South Asia News
Turkish soldiers, Afghans killed in helicopter crash
Mar 16, 2012, 12:45 GMT
Kabul - Twelve Turkish soldiers and at least two Afghan civilians were killed Friday when a helicopter belonging to foreign forces crashed into a house in Kabul.
The Sikorsky helicopter came down at 1025 am (0825 GMT), killing all 12 military personnel on board, the Turkish military high command said in a statement on its website.
Turkish Prime Minister Recep Tayyip Erdogan said at least five civilians on the ground had also died.
But a spokesman for the Afghan Interior Ministry said only two civilians were confirmed dead - two Afghan girls who were in the house on which the helicopter crashed - while a police officials said three others were also injured.
The accident marked the deadliest single day for the Turkish mission in Afghanistan, which comprises more than 1,800 soldiers, mostly in non-combative role.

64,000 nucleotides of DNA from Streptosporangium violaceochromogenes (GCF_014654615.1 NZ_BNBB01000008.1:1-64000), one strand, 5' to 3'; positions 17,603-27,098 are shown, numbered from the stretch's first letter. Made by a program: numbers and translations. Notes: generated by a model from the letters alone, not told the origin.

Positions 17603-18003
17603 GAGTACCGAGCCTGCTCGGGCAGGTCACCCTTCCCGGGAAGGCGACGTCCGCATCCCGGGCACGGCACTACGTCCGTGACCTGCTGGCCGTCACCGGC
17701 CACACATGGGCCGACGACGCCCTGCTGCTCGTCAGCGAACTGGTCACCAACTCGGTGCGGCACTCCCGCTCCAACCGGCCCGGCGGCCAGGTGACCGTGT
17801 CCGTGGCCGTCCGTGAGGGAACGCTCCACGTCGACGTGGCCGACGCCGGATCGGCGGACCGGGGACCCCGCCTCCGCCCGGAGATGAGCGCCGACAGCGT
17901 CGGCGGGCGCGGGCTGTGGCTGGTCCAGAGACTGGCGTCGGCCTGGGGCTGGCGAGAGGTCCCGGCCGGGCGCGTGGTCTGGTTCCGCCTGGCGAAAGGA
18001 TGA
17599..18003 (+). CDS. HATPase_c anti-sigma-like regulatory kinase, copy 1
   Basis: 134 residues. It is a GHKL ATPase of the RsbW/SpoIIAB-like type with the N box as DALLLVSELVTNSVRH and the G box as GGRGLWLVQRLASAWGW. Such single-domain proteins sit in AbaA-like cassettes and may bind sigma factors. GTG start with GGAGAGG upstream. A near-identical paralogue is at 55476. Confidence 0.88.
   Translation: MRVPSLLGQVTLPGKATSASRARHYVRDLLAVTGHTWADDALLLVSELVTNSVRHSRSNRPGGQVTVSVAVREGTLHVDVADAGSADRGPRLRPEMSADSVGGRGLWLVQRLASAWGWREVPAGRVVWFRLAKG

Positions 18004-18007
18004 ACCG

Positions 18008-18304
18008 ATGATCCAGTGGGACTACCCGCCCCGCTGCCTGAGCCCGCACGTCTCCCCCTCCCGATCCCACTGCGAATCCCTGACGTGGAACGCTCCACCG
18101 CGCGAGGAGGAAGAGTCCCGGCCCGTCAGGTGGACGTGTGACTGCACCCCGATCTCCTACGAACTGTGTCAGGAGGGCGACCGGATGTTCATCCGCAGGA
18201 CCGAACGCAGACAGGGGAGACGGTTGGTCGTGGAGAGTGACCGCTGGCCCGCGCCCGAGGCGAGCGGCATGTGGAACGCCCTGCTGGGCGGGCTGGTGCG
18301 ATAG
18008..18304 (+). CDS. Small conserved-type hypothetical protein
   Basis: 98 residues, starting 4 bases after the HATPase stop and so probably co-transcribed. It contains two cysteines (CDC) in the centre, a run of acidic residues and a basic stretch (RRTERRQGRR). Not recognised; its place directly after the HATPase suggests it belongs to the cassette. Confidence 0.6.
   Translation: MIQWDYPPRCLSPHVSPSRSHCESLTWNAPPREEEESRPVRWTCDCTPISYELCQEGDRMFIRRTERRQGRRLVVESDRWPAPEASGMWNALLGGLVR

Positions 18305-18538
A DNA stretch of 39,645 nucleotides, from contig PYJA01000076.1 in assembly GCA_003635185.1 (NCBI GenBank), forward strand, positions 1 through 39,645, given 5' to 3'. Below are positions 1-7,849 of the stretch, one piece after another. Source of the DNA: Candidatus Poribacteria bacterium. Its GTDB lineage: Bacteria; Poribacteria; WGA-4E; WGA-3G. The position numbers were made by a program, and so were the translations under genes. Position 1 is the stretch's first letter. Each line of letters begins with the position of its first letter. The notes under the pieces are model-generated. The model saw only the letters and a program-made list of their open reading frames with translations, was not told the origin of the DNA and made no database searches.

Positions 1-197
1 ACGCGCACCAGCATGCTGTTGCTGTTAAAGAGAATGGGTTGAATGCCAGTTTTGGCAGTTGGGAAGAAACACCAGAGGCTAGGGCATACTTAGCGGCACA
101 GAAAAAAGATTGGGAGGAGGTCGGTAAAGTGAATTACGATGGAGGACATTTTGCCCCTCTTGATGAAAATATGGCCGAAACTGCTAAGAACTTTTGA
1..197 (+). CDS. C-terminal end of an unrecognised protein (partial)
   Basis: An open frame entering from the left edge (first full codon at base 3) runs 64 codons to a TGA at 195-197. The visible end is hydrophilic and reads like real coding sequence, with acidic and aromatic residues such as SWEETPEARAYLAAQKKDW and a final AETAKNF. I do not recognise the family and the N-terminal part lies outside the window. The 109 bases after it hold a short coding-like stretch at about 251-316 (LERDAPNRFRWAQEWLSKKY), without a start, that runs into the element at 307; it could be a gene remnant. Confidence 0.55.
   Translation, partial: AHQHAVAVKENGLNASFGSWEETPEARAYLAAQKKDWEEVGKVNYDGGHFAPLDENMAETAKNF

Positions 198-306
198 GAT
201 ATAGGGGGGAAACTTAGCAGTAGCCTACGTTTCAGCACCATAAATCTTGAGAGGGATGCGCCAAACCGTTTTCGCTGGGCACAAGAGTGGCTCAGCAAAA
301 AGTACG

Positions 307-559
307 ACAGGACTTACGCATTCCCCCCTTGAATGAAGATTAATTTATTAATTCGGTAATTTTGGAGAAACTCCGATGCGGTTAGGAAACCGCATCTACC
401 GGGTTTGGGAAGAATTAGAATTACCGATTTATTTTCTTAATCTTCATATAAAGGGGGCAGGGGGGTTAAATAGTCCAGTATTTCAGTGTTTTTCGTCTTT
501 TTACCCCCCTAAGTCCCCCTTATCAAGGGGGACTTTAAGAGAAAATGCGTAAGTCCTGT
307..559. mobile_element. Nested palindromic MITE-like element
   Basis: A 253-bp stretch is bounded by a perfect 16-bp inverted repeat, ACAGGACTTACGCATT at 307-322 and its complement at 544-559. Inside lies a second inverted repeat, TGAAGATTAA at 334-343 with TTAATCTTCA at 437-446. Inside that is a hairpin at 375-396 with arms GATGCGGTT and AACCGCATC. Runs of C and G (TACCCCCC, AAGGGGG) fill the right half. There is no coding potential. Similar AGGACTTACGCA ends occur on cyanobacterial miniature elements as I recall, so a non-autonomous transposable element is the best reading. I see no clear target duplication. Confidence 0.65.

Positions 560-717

According to iCasualties.org, a tally website for the international forces, only two Turkish soldiers had died, in a vehicle accident, before Friday's incident.
The helicopter went down in the Bagrami district of Kabul city ahead of the start of Friday prayers.
The NATO-led alliance said there were no insurgent activities in the area at the time of the crash, while Turkish Foreign Minister Ahmet Davutoglu said the crash was probably caused by a technical fault.
NATO-member Turkey has limited its mission in Afghanistan to mostly patrolling and training. The majority of its soldiers are based around the capital.
Turkey has invested heavily in education and other development projects and Afghans do not hold resentment against their fellow Muslims.
Friday's accident was the fourth, and the deadliest involving a helicopter in Afghanistan this year.
In August, 30 US troops died when a Chinook helicopter was apparently shot down by the Taliban in Wardak province, the deadliest such incident since the US-led war started in 2001.
Friday's crash came amid growing tension between Afghanistan and it's US and NATO allies.
In a blow to NATO-led transition plan, Afghan President Hamid Karzai on Thursday demanded that all security responsibilities be handed from foreign to Afghan forces by 2013 - a year ahead of schedule.
The US later said it will remain committed to the Afghan-led political reconciliation and stick with the time frame that calls for international forces to shift to a support role in 2013 and hand over full security to Afghan troops in 2014.
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